Maryland voters on Tuesday upheld a gay marriage law approved by lawmakers.
Media called a win for Question 6 at about 12:30AM ET Wednesday morning. According to POLITICO.com, the measure was passing 51.8% to 48.2% with 92.8% of precincts reporting
"Maryland's voters agreed with their lawmakers, governor, and a majority of Americans nationwide: same-sex couples should not be denied the chance to make the ultimate commitment because of whom they love," Shawn Werner, director of political operations at Freedom to Marry, said in an email to supporters. "We look forward to all the marriages we'll celebrate in 2013, even as we turn our momentum into more victories across the country."
After an effort to legalize gay nuptials in 2011 failed in the House of Delegates, Maryland Governor Martin O'Malley announced that he would follow in New York Governor Andrew Cuomo's footsteps and shepherd the bill through the Legislature.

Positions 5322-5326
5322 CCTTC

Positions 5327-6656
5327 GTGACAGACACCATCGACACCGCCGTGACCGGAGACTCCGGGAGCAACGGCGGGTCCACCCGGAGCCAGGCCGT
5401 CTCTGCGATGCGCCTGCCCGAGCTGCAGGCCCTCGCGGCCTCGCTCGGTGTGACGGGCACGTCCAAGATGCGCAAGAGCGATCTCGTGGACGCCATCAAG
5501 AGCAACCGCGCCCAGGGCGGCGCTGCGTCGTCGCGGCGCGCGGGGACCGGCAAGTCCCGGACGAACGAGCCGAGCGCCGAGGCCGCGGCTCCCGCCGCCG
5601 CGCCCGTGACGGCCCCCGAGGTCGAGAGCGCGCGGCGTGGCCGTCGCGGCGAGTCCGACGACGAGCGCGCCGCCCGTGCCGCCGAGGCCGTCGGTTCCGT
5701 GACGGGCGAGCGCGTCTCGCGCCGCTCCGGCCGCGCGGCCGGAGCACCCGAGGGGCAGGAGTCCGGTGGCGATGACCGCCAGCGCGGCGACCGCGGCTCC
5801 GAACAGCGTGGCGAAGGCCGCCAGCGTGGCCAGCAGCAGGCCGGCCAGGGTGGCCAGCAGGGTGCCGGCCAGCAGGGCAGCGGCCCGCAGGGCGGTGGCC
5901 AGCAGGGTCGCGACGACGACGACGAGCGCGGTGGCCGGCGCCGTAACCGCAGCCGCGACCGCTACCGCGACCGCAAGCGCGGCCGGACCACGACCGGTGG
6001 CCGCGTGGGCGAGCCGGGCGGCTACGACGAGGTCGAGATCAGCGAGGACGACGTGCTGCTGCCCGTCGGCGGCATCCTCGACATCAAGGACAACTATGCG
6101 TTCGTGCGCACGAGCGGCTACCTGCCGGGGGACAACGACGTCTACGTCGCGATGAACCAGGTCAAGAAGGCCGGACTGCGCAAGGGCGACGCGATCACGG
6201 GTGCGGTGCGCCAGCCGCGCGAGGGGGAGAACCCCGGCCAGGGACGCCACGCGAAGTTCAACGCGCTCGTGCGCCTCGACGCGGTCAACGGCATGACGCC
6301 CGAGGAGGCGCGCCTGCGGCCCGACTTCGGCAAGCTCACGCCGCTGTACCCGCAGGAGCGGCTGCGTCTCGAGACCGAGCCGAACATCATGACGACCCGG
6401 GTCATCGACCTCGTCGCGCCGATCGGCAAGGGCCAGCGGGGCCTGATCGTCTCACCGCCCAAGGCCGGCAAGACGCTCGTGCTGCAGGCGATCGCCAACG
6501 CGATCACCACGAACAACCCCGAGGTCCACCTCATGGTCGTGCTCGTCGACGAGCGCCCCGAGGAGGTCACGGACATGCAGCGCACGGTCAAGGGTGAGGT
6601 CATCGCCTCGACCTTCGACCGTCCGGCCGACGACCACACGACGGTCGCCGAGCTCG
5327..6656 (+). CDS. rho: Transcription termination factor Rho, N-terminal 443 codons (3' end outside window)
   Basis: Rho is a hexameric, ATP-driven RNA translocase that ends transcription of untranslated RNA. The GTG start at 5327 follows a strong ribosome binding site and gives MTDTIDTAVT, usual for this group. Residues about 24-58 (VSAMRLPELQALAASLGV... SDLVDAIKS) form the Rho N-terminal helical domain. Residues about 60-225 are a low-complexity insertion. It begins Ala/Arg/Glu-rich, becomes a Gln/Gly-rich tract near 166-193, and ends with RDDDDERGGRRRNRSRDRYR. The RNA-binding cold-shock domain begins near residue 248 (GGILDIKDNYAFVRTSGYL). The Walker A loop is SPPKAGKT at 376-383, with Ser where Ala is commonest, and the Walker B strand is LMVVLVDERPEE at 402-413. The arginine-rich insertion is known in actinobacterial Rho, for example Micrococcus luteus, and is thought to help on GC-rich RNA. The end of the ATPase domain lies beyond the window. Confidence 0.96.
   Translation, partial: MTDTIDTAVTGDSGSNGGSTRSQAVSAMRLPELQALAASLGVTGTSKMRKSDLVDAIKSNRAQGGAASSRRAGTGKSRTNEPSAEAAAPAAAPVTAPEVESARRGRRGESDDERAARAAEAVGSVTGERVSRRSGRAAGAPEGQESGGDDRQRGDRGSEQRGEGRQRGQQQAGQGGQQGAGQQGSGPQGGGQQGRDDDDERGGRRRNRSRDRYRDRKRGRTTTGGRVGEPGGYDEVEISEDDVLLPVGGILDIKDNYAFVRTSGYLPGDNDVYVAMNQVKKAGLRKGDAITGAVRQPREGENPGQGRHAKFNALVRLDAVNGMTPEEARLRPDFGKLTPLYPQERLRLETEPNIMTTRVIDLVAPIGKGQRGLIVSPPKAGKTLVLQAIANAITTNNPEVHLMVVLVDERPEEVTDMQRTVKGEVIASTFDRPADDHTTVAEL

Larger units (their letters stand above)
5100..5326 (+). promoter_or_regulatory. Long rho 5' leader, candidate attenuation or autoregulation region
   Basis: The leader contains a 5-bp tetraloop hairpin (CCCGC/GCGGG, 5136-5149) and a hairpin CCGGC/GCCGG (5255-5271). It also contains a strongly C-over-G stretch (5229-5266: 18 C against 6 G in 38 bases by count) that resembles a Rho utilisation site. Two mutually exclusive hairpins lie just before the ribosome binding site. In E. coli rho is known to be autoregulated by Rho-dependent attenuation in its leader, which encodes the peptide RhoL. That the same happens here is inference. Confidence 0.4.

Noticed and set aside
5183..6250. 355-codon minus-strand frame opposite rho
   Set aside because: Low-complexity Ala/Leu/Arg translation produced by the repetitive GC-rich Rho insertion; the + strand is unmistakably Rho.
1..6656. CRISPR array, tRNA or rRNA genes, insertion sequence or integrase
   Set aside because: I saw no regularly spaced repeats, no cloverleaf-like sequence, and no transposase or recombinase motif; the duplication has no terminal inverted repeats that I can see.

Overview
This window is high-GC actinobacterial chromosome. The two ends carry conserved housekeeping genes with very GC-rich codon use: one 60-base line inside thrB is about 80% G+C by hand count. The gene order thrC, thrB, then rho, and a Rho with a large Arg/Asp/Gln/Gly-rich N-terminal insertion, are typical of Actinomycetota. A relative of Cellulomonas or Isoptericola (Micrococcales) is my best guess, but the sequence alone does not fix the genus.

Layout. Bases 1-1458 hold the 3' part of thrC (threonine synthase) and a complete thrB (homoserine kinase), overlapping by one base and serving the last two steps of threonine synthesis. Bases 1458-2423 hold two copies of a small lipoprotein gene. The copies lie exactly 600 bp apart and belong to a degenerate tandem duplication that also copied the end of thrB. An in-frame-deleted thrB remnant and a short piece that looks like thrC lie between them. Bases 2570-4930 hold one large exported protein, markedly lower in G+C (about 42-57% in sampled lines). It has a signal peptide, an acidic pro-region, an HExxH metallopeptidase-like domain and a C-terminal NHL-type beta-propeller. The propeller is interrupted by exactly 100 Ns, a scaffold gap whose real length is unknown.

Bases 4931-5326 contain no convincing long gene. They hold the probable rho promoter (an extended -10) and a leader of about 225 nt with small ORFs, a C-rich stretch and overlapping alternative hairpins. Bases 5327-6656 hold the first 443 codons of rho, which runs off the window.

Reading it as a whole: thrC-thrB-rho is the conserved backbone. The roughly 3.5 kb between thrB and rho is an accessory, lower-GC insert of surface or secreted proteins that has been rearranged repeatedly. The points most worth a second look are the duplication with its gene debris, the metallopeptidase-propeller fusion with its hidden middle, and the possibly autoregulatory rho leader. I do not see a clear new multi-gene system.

Openly gay and allied members of the House championed the bill with emotional pleas to their colleagues.
Passage was won with a compromise: the law would not take effect until January, giving opponents an opportunity to put the issue on the ballot in November.
Opponents immediately vowed to do just that, forming the Maryland Marriage Alliance, its main contributor the National Organization for Marriage (NOM). The campaign that followed was steeped in religious anti-gay rhetoric. In one instance, a pastor associated with the campaign suggested gay people and their allies are "worthy of death."
Appearing at campaign rallies, fundraisers and on television ads, O'Malley, a rising star in the Democratic Party, strongly backed passage of Question 6.
"For equality, for fairness, for religious freedom vote for Question 6," O'Malley said in a video released Monday by the campaign to uphold the law, Marylanders for Marriage Equality.